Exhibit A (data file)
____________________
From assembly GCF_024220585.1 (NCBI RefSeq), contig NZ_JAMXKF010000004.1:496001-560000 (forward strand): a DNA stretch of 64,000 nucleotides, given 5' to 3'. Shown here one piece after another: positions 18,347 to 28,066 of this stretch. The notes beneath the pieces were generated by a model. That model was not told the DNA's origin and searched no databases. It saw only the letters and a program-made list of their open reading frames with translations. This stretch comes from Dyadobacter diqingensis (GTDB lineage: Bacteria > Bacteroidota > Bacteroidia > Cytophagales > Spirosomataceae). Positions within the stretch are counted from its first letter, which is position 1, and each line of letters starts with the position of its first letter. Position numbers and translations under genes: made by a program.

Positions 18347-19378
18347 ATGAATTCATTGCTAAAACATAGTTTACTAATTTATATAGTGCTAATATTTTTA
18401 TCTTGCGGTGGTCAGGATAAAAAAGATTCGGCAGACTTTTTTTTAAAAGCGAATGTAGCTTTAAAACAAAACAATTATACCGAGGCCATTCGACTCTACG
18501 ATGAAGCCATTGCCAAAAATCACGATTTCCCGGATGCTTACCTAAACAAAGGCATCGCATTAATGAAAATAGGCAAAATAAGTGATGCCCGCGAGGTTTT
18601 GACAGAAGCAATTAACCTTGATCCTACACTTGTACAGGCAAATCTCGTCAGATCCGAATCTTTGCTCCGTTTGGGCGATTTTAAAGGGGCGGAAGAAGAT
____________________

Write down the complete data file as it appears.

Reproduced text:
From assembly GCF_024220585.1 (NCBI RefSeq), contig NZ_JAMXKF010000004.1:496001-560000 (forward strand): a DNA stretch of 64,000 nucleotides, given 5' to 3'. Shown here one piece after another: positions 18,347 to 28,066 of this stretch. The notes beneath the pieces were generated by a model. That model was not told the DNA's origin and searched no databases. It saw only the letters and a program-made list of their open reading frames with translations. This stretch comes from Dyadobacter diqingensis (GTDB lineage: Bacteria > Bacteroidota > Bacteroidia > Cytophagales > Spirosomataceae). Positions within the stretch are counted from its first letter, which is position 1, and each line of letters starts with the position of its first letter. Position numbers and translations under genes: made by a program.

Positions 18347-19378
18347 ATGAATTCATTGCTAAAACATAGTTTACTAATTTATATAGTGCTAATATTTTTA
18401 TCTTGCGGTGGTCAGGATAAAAAAGATTCGGCAGACTTTTTTTTAAAAGCGAATGTAGCTTTAAAACAAAACAATTATACCGAGGCCATTCGACTCTACG
18501 ATGAAGCCATTGCCAAAAATCACGATTTCCCGGATGCTTACCTAAACAAAGGCATCGCATTAATGAAAATAGGCAAAATAAGTGATGCCCGCGAGGTTTT
18601 GACAGAAGCAATTAACCTTGATCCTACACTTGTACAGGCAAATCTCGTCAGATCCGAATCTTTGCTCCGTTTGGGCGATTTTAAAGGGGCGGAAGAAGAT